On Monday, Republican front-runner Donald Trump told the Wall Street Journal that, if elected president, he would cut funds to the Department of Education and the Environmental Protection Agency:
Education policy … should be returned to the states, and he said he would end the Common Core education standards, which conservatives view as federal overreach.
“Education should be local and locally managed,” said Mr. Trump, who also attacked the administration’s environmental policies. “The Environmental Protection Agency is the laughingstock of the world.”
Back in October, Trump targeted the same two agencies in even stronger language, as the Huffington Post reported at the time:
“No, I’m not cutting services, but I’m cutting spending. But I may cut Department of Education. I believe Common Core is a very bad thing. I believe that we should be—you know, educating our children from Iowa, from New Hampshire, from South Carolina, from California, from New York. I think that it should be local education,” Trump said.
So the Department of Education is one,” he continued. “Environmental Protection, what they do is a disgrace. Every week they come out with new regulations.”
Trump, though perhaps a late-blooming Republican, is learning the lingo well, for hating on the federal Department of Education has long been a favorite hobbyhorse of leading GOP candidates. The department only became a Cabinet-level agency in 1980, at the end of Jimmy Carter’s presidency; as soon as Ronald Reagan took the reins, he vowed to close it down.
And since everything Reagan did (except, you know, increasing taxes and supporting background checks over assault weapons and offering amnesty to undocumented immigrants) is manifestly awesome, many of his worshipful GOP successors—with the very prominent exception of George W. Bush—have energetically taken up the Department of Education–hating mantle. In the previous election, Texas Gov. Rick Perry, with characteristic lyricism, vowed to abolish the agency, along with some other really hard-to-remember stuff: “It’s three agencies of government when I get there that are gone: Commerce, Education, and the, uh… what’s the third one there?”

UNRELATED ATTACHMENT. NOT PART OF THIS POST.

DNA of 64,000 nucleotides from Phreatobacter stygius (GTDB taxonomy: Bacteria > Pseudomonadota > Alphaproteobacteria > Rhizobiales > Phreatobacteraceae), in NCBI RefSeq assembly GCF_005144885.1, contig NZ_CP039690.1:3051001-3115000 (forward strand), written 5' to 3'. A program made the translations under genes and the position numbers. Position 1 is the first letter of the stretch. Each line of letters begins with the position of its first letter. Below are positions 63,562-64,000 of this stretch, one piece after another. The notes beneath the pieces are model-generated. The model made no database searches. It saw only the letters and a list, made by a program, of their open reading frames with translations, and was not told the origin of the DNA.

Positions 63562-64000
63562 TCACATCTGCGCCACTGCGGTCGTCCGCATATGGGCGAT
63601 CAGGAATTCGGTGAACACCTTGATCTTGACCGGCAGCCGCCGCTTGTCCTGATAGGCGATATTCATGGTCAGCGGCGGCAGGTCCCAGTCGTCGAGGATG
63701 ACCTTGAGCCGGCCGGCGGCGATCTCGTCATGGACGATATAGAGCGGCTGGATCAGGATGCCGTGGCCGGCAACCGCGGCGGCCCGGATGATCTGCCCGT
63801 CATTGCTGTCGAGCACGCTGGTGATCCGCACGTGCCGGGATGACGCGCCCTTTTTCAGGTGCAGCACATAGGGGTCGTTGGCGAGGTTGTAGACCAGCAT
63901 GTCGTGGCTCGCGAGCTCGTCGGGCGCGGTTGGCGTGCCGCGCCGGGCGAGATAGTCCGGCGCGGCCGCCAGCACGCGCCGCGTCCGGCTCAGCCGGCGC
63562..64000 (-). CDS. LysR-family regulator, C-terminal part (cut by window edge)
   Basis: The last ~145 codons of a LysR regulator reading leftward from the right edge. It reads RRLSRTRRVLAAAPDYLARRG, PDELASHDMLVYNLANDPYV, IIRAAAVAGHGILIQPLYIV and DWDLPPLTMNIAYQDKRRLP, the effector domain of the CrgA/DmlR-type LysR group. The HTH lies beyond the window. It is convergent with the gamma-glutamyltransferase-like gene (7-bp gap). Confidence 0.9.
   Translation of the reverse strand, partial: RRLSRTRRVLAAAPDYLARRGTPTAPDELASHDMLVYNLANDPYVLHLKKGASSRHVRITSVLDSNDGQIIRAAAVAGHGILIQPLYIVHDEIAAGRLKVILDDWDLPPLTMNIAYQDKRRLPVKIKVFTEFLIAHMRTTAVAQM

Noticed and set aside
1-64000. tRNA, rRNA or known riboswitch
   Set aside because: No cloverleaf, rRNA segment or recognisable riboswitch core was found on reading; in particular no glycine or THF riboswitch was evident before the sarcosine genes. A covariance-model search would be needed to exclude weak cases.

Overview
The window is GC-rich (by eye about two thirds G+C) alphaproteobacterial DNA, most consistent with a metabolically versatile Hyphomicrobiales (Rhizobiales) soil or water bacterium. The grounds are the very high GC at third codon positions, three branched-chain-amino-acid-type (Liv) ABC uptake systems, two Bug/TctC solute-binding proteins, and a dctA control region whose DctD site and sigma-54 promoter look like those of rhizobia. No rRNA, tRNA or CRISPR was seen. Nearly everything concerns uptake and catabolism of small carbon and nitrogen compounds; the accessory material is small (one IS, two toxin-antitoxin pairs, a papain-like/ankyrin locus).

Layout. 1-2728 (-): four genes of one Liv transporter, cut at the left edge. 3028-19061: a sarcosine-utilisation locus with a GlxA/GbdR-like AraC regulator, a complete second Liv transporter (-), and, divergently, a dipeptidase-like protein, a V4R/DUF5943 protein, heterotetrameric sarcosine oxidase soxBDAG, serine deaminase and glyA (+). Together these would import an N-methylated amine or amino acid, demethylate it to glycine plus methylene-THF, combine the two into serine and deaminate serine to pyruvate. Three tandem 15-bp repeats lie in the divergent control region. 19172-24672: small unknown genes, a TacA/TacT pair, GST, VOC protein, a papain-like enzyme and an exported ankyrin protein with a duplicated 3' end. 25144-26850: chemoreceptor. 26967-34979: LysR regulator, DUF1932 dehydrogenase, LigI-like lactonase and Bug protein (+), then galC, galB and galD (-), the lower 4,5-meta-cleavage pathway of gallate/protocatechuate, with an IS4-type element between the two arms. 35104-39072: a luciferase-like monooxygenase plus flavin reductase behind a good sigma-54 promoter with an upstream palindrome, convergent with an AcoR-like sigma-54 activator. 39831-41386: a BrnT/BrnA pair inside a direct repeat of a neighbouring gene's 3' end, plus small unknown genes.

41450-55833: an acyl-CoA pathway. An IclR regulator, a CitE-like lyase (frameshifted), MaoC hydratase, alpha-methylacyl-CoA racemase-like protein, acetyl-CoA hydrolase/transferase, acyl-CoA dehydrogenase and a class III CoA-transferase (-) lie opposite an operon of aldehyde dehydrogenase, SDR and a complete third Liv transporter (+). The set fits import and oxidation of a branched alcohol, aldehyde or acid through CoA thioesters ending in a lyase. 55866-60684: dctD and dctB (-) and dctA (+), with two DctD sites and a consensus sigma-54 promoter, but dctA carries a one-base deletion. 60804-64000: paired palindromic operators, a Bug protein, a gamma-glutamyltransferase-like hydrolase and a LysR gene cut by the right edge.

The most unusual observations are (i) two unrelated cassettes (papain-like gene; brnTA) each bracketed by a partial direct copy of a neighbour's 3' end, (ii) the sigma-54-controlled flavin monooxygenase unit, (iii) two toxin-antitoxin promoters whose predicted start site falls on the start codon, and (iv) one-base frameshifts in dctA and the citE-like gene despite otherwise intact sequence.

In this cycle, pretty much everyone who’s anyone in the GOP field has gotten on board with the call to abolish or at least seriously starve the Department of Education. Of the contenders recently relegated to the JV debate table, Carly Fiorina—once an outspoken supporter of federal education policies like No Child Left Behind and even Obama’s Race to the Top—told the Christian Post last year that “the bigger our education department becomes, the worse our public education becomes.” The ever-consistent Rand Paul has never had much use for Washington’s education bureaucracy; in 2014, he said, “I don’t think you’d notice if the whole department was gone tomorrow.”
And so on and so forth. Florida Sen. Marco Rubio has said, “I honestly think we don’t need a Department of Education,” while Texas Sen. Ted Cruz has frequently applied one of his favorite verbs, “abolish,” to the Department of Education, which ranks No. 2 on his “Five for Freedom” list, after the IRS and before the Department of Energy (the “Washington Cartel”), the Department of Commerce (the “congressional cookie jar”), and the Department of Housing and Urban Development. President Cruz would “return education to those who know our students best: parents, teachers, local communities, and states.”
Other candidates have suggested tweaks to the department in its current form. For example: In October, Ben Carson said that, when he becomes president, he’ll use the Department of Education “to monitor our institutions of higher education for extreme political bias and deny federal funding if it exists.”
And New Jersey Gov. Chris Christie, though a prominent flip-flopper on the Common Core, has directed more of his ire toward teachers unions than the Department of Education, which he has never promised to eliminate (yet!). Ditto for everyone’s favorite “education governor,” Jeb Bush, who has come out for a “limited” federal role in education:
It should work to create transparency so that parents can see how their local schools measure up; it should support policies that have a proven record; and it should make sure states can’t ignore students who need extra help. That’s it.
Is that it for Donald Trump, too? It will be interesting to watch what the real-estate mogul’s continuing evolution brings us on the education front. The man who in 2004 said “I probably identify more as a Democrat” might deviate from the GOP on many issues, but when he’s doing a fine job of echoing his new party’s scorn for big-government education.